Testimonies from the Energy Crisis

Research conducted at the University of Bristol, in collaboration with National Energy Action, has uncovered the lived experiences and behaviour changes made in some homes as people sought to reduce their energy bills in the winter of 2022/23. Using interviews and financial diary methods, researchers collected testimonies to understand experiences during the energy crisis, and how current and future policies might provide support.

This work found that energy security in the winter of 2022-23 came at a great cost to households, particularly in terms of strained finances, hidden labour, and social isolation. A key finding was that many felt that they had done all they could to save energy and that there was no more room to cut back further. This has been complicated by high inflation and interest rates.
Identified energy-saving strategies included: heating only one room in the house, reducing showering (in some cases to once a week), using candles for lighting, and reducing how often people see friends and family. Others resorted to borrowing from family members, cutting spending on essentials such as food, or running up debt arrears to ensure their children’s health. Many respondents reported rising energy prices leading to significant impacts on their
physical health, emotional wellbeing, and personal resilience.

The financial support provided by the government in the winter of 2022/23 worked for many: with respondents highlighting that it provided a sense of certainty about what assistance was available to prevent them from going into
deeper arrears and long-term financial insecurity. Despite this support, many households continued to face financial challenges driven by rising costs.

The phasing out of support – particularly in the next winter – risks eroding this security. Many feel that the greatest insecurity is not knowing what their bills will be, or what support will be available to them.


The Government should establish:

  • Proactive action to provide certainty for households ahead of cold weather energy needs: Respondents often spoke of the importance of certainty regarding what support was available to counter anxieties caused by increasing bills. Future policy being anticipatory, rather than reactive, will help households plan accordingly in the face of future changes.
  • Energy bill support should be tailored towards low-income households, including those in work: This work uncovered examples of how experiences and anxieties of rising bills were shared and similar across many households, including those in-work and out-of-work. These shared experiences highlighted broader issues that affect a household’s ability to pay rising bills. Future policy should not just link support to whether a household is in the social security system but seek to support all who are struggling.
  • A social tariff to recognise the right to cover basic energy needs: Vulnerable households should have access to energy at an affordable price. Providing discounted energy bills to those unable to afford rising prices would support those most in need and most vulnerable to fuel poverty.

Regulators and energy companies should devise:

  • Streamlined, visible financial support and consumer advice: Available support for households must be simplified and illuminated to all customers – allowing households to see and understand routes of support. This would address numerous concerns raised by respondents about the difficulty in accessing support and the necessity of extending available advice services.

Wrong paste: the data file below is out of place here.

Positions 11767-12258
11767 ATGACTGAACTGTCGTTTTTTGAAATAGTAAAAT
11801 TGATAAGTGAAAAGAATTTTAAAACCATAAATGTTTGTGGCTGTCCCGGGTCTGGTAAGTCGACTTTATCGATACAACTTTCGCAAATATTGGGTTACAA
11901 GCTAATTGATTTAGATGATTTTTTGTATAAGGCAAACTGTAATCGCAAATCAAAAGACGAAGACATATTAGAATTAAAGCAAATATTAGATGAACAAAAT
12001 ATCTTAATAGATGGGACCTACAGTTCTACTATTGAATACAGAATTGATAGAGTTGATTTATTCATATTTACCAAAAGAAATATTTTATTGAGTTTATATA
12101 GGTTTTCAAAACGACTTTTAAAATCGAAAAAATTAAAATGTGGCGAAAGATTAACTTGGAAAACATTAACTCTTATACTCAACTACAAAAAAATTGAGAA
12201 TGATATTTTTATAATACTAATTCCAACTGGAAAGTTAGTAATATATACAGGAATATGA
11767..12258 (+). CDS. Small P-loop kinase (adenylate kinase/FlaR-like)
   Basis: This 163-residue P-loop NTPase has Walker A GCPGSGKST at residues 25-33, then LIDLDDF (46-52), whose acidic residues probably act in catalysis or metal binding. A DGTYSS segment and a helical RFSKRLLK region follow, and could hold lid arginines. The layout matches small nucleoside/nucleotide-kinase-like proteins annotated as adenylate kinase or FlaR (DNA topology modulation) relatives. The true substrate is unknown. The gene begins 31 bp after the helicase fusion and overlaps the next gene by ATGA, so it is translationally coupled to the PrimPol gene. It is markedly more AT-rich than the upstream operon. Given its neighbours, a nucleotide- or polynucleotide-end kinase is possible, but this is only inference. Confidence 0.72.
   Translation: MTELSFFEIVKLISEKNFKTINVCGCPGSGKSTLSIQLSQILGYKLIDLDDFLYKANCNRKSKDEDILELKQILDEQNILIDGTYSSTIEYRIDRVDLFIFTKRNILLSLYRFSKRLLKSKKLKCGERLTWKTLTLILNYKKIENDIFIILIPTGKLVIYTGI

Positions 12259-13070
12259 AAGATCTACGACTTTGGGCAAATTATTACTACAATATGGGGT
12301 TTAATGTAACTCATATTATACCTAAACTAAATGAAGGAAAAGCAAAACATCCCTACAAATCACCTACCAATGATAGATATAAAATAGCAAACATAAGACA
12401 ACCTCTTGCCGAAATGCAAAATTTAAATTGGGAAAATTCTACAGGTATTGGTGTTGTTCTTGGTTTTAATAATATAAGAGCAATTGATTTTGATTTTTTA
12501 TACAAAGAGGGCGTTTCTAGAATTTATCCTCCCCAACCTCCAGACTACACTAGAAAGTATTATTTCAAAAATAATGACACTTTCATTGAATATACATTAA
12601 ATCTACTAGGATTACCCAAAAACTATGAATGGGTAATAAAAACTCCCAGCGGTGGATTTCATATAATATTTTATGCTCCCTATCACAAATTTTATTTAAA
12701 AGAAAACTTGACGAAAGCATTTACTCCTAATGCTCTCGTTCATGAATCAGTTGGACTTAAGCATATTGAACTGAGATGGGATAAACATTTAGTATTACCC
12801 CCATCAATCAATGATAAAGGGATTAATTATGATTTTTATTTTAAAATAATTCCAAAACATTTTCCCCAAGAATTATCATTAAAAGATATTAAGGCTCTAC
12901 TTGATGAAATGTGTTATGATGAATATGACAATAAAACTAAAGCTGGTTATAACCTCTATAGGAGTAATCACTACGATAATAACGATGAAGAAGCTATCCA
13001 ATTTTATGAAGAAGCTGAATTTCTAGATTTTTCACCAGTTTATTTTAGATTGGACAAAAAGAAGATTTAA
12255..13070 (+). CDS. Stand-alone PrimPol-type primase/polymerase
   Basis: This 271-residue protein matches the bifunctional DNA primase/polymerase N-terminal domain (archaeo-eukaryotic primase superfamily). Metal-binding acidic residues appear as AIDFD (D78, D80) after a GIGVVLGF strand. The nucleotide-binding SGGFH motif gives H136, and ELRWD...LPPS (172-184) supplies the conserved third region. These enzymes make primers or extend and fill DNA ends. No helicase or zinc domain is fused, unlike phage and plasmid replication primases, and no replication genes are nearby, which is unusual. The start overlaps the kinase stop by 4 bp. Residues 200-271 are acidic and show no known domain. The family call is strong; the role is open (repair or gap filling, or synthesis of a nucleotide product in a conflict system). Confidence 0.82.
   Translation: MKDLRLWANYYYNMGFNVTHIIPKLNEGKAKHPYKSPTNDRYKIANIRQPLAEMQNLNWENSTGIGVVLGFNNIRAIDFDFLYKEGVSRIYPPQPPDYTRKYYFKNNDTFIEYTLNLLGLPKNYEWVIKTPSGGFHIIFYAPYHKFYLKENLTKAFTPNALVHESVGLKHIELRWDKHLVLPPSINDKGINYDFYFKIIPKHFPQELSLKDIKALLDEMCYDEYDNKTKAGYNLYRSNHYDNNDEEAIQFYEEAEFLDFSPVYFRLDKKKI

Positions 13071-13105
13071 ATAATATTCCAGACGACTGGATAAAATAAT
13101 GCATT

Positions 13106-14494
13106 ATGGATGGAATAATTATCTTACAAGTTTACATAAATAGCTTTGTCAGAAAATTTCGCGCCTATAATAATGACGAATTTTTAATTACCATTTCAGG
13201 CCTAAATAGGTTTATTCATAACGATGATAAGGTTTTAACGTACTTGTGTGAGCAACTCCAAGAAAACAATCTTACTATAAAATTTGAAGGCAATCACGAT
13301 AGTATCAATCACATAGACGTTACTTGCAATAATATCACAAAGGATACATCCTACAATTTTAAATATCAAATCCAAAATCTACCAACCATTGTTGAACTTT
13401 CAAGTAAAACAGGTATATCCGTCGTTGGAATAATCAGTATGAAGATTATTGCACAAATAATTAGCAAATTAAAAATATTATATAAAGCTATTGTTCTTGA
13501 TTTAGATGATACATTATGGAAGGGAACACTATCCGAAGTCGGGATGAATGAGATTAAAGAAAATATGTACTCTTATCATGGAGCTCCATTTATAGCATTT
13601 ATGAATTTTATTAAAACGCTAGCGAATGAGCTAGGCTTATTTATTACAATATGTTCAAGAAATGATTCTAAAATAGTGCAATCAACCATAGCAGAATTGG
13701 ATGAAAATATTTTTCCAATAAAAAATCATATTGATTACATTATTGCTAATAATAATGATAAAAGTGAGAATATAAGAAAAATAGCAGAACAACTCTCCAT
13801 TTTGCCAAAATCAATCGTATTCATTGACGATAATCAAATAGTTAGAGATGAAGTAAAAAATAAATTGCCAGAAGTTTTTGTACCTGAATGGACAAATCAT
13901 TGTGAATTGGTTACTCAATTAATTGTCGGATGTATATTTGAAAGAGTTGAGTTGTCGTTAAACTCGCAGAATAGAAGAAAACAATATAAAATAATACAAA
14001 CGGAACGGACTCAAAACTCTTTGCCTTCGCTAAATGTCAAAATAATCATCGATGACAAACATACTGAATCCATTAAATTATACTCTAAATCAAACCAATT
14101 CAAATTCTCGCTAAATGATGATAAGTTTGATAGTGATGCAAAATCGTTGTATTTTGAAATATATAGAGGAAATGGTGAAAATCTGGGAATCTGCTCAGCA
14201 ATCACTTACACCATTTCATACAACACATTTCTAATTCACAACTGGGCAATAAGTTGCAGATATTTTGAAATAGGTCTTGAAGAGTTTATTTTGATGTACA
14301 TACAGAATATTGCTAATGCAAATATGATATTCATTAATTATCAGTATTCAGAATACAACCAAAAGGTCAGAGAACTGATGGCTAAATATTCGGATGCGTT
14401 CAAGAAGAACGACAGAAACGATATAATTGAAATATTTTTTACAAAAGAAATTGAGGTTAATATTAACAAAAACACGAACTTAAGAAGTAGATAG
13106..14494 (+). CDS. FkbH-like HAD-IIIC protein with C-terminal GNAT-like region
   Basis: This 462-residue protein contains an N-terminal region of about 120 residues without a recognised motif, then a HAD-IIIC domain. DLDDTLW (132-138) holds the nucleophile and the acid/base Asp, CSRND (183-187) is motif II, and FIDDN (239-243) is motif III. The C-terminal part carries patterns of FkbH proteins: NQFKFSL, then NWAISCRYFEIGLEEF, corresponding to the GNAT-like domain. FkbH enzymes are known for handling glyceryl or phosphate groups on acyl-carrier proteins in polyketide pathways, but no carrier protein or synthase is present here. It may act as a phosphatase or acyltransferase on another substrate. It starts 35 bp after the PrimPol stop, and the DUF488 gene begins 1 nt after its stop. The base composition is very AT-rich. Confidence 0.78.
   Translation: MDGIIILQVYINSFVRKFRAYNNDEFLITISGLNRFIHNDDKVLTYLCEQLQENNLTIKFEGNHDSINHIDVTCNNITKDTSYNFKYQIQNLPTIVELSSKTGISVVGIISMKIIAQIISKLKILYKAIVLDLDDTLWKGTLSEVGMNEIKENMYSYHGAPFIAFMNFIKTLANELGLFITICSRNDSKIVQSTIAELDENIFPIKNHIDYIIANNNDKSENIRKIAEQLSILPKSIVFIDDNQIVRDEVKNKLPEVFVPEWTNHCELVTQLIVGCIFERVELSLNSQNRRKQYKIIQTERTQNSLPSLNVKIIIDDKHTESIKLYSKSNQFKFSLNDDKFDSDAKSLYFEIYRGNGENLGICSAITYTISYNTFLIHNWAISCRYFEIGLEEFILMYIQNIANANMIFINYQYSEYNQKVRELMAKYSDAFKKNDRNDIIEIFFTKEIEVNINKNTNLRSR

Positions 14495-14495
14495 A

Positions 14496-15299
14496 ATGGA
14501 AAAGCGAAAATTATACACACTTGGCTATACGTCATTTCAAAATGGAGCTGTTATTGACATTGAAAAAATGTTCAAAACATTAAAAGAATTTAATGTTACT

• Interventions to ensure a fairer distribution of bills through ending standing charges to prepayment customers. Whilst support should become more visible, the most effective form of support can be automatic and applied directly. Standing charges place a burden on those already struggling financially. Their removal, which could be implemented through the current Energy Price Guarantee, would allow policy support for households in- and out-of work.
  • Long-term strategies to mitigate bill arrears: Whilst energy prices may now be dropping, the consequences of last winter remain in the form of debts and bill arrears. A mechanism is needed to provide a longer-term route to reducing and managing these debts and support households in addressing their knock-on consequences.

Key Findings

Analysis of interviews and financial diaries uncovered seven key behaviour changes and experiences from the energy crisis:

Behaviour changes

1. Energy behaviours changed
2. Cutting back on essentials
3. Payments increased in frequency


4. Managing limited budgets is exhausting
5. Borrowing to pay energy bills increased
6. Living conditions deteriorated
7. Lack of support from energy providers

I feel it’s hit quality of life, we can’t do what we want to do anymore... we still can’t afford to take our foot off because we need to try and build up that little buffer zone of money in the bank to get us through next winter when potentially it could double again

Person in their 50s living in Northwest England


Ed Atkins, Caitlin Robinson, University of Bristol

Sara Davies, Sharon Collard,
Personal Finance Research Centre, University of Bristol
Matt Copeland, National Energy Action


The research team are grateful to those who took part in this research for sharing their experiences and perspectives. We would also like to thank the organisations who helped us recruit participants, and Joanne Godwin and David Collings for their support in conducting this research. This research was funded by the 2022 University of Bristol Policy Support Fund (Research England QR PSF 2022-24). Caitlin Robinson’s time is funded by a UKRI grant (MR/V021672/2).

Testimonies of the Energy Crisis Report

N‌ovember 2023

Atkins et al 2023 Testimonies from the Energy Crisis (PDF, 958kB)

Contact the Researchers

Dr Ed Atkins
Dr Caitlin Robinson

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